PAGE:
Flyers

Flyers' 6-game reign comes to an end

Flyers' 6-game reign comes to an end

BOX SCORE

The Los Angeles Kings snapped the Flyers’ six-game winning streak on Monday night with a 4-1 win at the Wells Fargo Center.

Alec Martinez, Trevor Lewis, Adrian Kempe and Tyler Toffoli all scored for the Kings.

Although the Flyers outshot L.A., 37-25, the Kings did an excellent job of keeping them out of the middle of the ice.

The game marked a homecoming for Kings coach John Stevens, who still owns a home in Sea Isle City, New Jersey. Stevens was behind the bench as a head coach at the Wells Fargo Center for the first time since Dec. 5, 2009. 

Jakub Voracek scored the Flyers’ only goal, which came on the power play.

Monday’s game also marked Brian Elliott’s eighth straight start as he stopped 21 of 25 shots.

• Travis Konecny tried to run a pick play on Kings defenseman Oscar Fantenberg, a clear interference. The Flyers had been very disciplined regarding their lack of penalties over the six-game winning streak. That was not a good way to start.

• There was a heads-up play from defenseman Robert Hagg as he swiped the puck that was laying on the crease after Fantanberg’s shot hit the post and dropped straight down behind Elliott.

• The Kings scored first as Torrey Mitchell won the offensive-zone faceoff and Martinez uncorked a bullet of a slap shot past Elliott that beat him blocker high. Elliott dropped into his butterfly pretty quickly and once it deflected off Taylor Leier between the circles, Elliott had no chance of stopping the shot.

• Dave Hakstol likes to refer to the Kings as a “heavy” team. There may not be a more aggressive forechecking team than L.A., a club that gets sticks on bodies and makes you work extremely hard in those board battles. 

• Once again, the Flyers’ power play showed some different looks. Shayne Gostisbehere moved from the point to the right circle as he essentially swapped spots with Voracek.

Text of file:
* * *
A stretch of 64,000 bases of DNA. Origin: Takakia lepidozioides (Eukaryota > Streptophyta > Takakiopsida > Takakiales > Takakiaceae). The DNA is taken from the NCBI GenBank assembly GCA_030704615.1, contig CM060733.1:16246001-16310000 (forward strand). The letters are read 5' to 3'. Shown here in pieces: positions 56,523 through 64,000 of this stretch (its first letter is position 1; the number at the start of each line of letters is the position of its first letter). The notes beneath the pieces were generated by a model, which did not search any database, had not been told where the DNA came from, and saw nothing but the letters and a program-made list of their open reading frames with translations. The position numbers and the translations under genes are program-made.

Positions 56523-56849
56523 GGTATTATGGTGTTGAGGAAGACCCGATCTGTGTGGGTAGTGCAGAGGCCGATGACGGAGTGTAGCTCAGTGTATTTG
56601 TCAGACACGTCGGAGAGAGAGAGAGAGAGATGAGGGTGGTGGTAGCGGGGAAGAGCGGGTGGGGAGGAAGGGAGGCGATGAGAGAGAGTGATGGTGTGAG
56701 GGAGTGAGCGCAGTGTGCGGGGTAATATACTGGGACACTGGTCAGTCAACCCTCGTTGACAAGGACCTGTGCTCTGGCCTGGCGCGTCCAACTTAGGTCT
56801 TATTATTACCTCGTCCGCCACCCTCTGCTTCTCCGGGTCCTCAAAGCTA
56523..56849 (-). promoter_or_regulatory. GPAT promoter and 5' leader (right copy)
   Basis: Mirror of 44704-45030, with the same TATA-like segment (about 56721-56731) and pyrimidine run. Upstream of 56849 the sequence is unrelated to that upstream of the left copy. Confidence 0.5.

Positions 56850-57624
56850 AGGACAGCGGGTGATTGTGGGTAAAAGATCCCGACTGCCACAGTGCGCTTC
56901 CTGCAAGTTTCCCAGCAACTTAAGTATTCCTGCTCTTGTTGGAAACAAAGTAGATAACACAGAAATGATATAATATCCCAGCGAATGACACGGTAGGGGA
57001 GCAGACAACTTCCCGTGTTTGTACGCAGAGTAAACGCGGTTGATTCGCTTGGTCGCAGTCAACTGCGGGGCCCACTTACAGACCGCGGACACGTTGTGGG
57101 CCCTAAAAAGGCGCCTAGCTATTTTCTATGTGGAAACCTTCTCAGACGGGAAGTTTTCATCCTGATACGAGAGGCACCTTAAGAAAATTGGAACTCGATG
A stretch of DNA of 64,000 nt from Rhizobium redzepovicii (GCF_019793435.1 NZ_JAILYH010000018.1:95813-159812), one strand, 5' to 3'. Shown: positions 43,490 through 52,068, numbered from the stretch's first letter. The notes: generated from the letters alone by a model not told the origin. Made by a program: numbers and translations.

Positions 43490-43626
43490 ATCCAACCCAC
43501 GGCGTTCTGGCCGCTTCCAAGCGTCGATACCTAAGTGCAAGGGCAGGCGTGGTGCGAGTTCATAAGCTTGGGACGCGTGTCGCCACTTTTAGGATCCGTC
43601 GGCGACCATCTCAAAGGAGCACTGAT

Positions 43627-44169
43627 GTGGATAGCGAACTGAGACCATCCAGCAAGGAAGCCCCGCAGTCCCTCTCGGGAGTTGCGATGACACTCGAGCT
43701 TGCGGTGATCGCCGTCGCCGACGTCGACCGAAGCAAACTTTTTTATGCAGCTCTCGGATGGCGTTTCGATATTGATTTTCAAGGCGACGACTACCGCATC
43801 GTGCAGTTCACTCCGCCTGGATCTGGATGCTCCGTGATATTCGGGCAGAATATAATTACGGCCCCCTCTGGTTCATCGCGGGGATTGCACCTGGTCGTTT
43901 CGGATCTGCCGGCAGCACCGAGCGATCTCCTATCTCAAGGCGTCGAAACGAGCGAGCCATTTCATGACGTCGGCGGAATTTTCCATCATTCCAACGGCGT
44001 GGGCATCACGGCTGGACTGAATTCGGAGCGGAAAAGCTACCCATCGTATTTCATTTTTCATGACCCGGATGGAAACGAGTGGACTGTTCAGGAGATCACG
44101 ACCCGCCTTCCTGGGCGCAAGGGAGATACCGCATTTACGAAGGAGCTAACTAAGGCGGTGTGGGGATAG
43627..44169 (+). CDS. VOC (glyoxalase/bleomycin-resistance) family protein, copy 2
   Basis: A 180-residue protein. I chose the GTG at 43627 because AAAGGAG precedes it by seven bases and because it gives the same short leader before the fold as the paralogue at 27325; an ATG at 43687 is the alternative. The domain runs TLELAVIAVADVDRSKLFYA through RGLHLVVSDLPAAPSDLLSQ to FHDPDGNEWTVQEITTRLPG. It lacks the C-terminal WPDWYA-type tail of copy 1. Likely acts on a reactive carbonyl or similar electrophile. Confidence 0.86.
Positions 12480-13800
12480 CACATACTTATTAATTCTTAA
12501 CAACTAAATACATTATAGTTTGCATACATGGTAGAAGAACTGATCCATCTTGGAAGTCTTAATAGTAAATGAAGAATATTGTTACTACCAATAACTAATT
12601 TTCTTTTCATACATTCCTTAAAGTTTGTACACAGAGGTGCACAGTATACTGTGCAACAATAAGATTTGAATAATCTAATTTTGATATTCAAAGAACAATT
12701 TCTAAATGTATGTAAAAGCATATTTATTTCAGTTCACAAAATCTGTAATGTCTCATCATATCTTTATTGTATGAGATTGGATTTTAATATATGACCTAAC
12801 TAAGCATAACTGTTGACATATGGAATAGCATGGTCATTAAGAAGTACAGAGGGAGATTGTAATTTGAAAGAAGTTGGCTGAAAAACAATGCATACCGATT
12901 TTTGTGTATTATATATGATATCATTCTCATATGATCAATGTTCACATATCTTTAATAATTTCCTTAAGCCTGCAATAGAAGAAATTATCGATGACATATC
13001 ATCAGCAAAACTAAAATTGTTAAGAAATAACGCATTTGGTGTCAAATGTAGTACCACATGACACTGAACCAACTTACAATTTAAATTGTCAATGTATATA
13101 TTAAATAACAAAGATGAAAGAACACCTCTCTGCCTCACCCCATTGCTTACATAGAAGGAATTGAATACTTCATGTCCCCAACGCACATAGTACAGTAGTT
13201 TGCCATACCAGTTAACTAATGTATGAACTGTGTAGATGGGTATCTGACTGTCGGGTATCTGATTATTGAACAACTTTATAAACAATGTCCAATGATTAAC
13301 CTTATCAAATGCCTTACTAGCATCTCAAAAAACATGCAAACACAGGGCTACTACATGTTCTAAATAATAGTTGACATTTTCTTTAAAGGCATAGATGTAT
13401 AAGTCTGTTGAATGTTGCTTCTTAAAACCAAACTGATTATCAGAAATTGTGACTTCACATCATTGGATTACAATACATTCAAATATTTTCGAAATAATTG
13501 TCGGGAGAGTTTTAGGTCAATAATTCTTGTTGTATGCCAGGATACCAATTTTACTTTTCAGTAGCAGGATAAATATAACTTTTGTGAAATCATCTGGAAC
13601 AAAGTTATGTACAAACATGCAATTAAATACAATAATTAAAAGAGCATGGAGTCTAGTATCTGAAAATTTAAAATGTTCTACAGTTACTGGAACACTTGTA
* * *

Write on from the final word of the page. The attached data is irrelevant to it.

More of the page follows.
• I didn’t like how the Flyers played the Kings’ second goal. As Gostisbehere stepped up to play the forward along the bench, it allowed Kings defenseman Jake Muzzin to make a breakout pass to Nick Shore. Shore then dropped it off for Lewis, who beat Elliott short side on the glove hand. Hagg didn’t pick up the coverage, which allowed Lewis to fire an uncontested shot. However, it’s also a shot that Elliott typically stops.

• The Flyers won a crucial faceoff in the offensive zone during their second power-play attempt. Claude Giroux wristed a shot that deflected off Drew Doughty cross ice right to Voracek, who one-timed a shot past Jonathan Quick. The goalie couldn’t go post to post quick enough to stop the shot. A fortuitous bounce for Voracek and the Flyers.

• The Flyers drew a third power play in the opening minute of the second period when Derek Forbort ran Sean Couturier into the boards for interference. The best chance came when Valtteri Filppula centered a pass that Konecny tried to redirect past Quick through the five-hole.  

• With each team’s top line on the ice, the Flyers were caught with a terrible gap with Wayne Simmonds, Giroux and Couturier at the goal line and the defense back at the blue line. The result was an easy 3-on-2, but Elliott robbed Marion Gaborik on a point-blank shot from the slot.

• Elliott came up big again as Alex Iafallo tried to take the puck around Elliott, who extended his right pad to deny the would-be goal. Six and a half minutes later, Elliott stoned Shore on the backdoor. You don’t think of Elliott as an overly athletic goaltender, but he displayed some athleticism in this game — with his glove and his pads.

• Through 40 minutes, the Flyers outshot the Kings, 22-19. However, most of those shots were low-percentage chances. According to the website NaturalStatTrick.com that tracks shot selection, the Flyers had just one high-danger scoring chance to make it a pretty easy night for Quick.

• Gostisbehere made an excellent play to break up L.A.’s 2-on-1 shorthanded opportunity when he peeled off the shooter and then broke up the pass. However, the Kings converted as Kempe jumped out of the box just as the Flyers’ power play expired. Kempe beat Elliott in the same spot as Lewis. Elliott appeared to take a swipe with his glove but just came up empty.

• Giroux was given a grade-A chance when Doughty committed a deadly giveaway at the Kings’ blue line to allow him to skate in and fire a shot from the high slot that went just wide of the net. However, L.A. defenseman Muzzin was called for interference on Giroux, which set up the Flyers’ fifth power-play opportunity.

• The Kings forced a neutral-zone turnover and Toffoli easily converted as he broke in all alone on Elliott and snapped a shot high glove.   

Lineups, pairings and scratches

Forwards
Claude Giroux-Sean Couturier-Wayne Simmonds
Michael Raffl-Valtteri Filppula-Jakub Voracek
Jordan Weal-Nolan Patrick-Dale Weise
Taylor Leier-Scott Laughton-Travis Konecny

Defensemen
Ivan Provorov-Andrew MacDonald
Robert Hagg-Shayne Gostisbehere
Travis Sanheim-Radko Gudas

Goalies